Code: 1206191 A

Venezuela frees at least two jailed US citizens: Reports

Move comes as Venezuela signals interest in improving relations with the US amid Russia’s invasion of Ukraine.

Venezuela frees at least two jailed US citizens: Reports

The Venezuelan government has freed two jailed United States citizens, according to a lawyer and media reports, in an apparent goodwill gesture following a visit to Caracas by a high-level US delegation.

One of the prisoners freed on Tuesday was Gustavo Cardenas, among six Citgo oil executives arrested in 2017 and convicted on charges of corruption, according to his lawyer Jesus Loreto, and the human rights group Foro Penal.

The other was a Cuban American, identified as Jorge Alberto Fernandez, detained on unrelated charges, the Reuters news agency and the New York Times reported.

The weekend visit by the US delegation focused not only on the fate of detained Americans but on the possibility of easing US oil sanctions on the OPEC member to fill a supply gap if President Joe Biden banned Russian oil imports in response to Moscow’s invasion of Ukraine – something he did on Tuesday.

Venezuela is Russia’s closest ally in South America.

There was no immediate word on the whereabouts of the released men though they were expected to be flown to the US without delay.

Washington has sought the release of at least nine men, including those known as the “Citgo 6”, two former Green Berets and a former US Marine.

The freeing of the two could set a more positive tone for talks between the US and Venezuela, which have had hostile relations through successive American administrations.

The US delegation, the highest-ranking to travel to Venezuela in recent years, met the detainees on Sunday in a Venezuelan prison. US hostage envoy Roger Carstens was part of the group, and he was believed to have stayed behind to finalise the release.

Tuesday’s release followed talks with socialist President Nicolas Maduro on Saturday as the Biden administration sought ways to stave off the impact of soaring US gasoline prices spurred by efforts by the West to punish Russia for its invasion of Ukraine.

Biden ramped up the pressure campaign on Moscow on Tuesday with his announcement of a US ban on Russian oil and other energy imports. The ban could further increase prices at the pump for American consumers, adding to inflationary pressure.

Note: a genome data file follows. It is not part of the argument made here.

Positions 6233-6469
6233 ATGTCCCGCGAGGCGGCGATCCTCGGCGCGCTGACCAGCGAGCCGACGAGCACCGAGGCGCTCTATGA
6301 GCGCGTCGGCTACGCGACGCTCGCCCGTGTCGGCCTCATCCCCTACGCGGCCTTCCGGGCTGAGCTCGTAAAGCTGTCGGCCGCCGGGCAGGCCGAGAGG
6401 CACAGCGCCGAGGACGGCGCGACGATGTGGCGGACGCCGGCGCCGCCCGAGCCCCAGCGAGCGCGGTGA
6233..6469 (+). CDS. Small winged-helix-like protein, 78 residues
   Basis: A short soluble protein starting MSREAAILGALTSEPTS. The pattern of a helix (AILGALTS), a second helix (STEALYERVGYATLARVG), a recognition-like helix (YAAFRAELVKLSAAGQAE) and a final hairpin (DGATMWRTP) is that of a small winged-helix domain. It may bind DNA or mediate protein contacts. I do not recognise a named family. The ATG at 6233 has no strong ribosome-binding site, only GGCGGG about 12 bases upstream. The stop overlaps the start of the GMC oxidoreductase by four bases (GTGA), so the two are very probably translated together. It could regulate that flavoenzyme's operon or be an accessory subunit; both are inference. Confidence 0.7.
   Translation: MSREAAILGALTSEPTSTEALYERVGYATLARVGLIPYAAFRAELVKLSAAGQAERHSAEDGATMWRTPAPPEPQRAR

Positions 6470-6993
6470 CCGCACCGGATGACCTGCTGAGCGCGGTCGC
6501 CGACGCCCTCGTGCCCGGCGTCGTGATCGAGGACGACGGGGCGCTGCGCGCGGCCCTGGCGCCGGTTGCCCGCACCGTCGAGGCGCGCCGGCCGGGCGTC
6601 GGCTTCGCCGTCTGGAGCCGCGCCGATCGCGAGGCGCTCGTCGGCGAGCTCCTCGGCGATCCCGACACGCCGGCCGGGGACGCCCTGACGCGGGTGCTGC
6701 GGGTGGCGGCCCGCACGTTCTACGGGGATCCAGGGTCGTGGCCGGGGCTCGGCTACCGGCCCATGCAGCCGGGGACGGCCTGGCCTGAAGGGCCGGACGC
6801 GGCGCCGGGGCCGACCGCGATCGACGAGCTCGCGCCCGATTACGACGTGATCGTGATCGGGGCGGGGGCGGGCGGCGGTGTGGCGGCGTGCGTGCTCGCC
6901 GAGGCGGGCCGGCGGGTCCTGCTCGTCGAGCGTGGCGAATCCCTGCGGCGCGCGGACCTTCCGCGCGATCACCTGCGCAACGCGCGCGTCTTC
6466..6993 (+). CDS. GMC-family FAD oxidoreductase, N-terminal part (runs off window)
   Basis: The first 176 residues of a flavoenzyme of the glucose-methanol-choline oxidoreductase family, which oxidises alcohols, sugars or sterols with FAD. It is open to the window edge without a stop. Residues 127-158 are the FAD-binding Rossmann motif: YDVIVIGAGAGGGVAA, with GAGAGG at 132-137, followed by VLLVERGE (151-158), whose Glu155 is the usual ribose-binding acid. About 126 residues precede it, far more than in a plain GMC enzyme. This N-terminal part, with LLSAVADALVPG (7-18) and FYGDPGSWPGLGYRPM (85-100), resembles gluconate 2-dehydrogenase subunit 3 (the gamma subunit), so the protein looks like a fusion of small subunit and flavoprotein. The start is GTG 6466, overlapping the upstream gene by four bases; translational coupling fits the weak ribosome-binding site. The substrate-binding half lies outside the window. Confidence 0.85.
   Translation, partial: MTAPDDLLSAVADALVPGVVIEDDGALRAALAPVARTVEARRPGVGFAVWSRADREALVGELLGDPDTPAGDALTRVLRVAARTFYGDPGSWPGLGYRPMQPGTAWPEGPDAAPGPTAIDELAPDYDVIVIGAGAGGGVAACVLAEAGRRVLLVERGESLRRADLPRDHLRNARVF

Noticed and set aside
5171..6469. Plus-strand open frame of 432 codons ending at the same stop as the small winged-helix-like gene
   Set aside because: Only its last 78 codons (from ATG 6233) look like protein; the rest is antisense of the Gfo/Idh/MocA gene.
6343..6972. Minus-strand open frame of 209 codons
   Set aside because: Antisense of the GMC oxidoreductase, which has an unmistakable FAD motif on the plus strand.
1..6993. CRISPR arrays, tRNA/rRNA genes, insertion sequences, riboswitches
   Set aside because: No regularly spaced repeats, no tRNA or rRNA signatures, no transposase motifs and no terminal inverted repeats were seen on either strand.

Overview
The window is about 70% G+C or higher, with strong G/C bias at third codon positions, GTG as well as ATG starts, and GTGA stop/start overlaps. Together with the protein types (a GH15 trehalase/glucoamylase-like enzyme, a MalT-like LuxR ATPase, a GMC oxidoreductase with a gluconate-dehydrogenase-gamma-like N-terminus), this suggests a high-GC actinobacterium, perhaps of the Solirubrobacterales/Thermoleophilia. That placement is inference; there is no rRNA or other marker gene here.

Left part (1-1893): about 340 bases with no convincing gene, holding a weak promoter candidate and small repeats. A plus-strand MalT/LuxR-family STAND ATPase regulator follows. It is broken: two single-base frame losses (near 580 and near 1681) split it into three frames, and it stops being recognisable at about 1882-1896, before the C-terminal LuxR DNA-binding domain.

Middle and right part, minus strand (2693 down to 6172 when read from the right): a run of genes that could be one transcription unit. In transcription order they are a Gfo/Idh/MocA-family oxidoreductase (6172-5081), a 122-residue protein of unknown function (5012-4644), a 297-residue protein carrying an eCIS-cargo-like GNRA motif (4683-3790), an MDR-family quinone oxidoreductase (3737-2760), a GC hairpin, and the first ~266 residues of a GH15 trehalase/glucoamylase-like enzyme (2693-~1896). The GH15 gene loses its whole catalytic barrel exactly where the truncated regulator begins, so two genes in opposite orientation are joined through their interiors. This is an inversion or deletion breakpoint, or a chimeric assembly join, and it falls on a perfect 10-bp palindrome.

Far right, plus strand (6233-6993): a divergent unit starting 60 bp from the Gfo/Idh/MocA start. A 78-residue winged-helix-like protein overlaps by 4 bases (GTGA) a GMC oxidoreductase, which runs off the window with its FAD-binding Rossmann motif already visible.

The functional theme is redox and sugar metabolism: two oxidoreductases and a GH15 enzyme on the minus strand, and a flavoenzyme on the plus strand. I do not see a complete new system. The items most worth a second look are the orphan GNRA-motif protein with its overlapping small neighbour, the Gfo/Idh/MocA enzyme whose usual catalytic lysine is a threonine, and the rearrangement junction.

Engagement with Maduro, a longtime US foe, was also aimed at gauging whether Venezuela is prepared to distance itself from Russia.

But the Biden administration faced strong criticism on Capitol Hill for its contact with Maduro, who is under US sanctions for human rights abuses and political repression.

Washington in 2019 had also recognized opposition leader Juan Guaido as Venezuela’s legitimate president following Maduro’s 2018 re-election, which Western governments dismissed as a sham.

Senator Robert Menendez, a Democrat and chairman of the Senate Foreign Relations Committee, urged the White House not to pursue a deal with Venezuela.

Maduro, he said in a statement, “is a cancer to our hemisphere and we should not breathe new life into his reign of torture and murder”.

Foro Penal, the Venezuelan rights group, also criticised the terms of Cardenas’s release.

Gonzalo Himiob, a lawyer and vice president director of Foro Penal, said in a statement the end of an arbitrary detention should be celebrated but warned of the consequences that can come from an agreement like the one that led to Cardenas’s release.

“The release of any political prisoner, when it arises from an agreement between political actors, and not from respect for the law, confirms that from the beginning the reasons for the detention were neither legal nor valid, but political and, consequently, arbitrary and contrary to human rights,” Himiob said.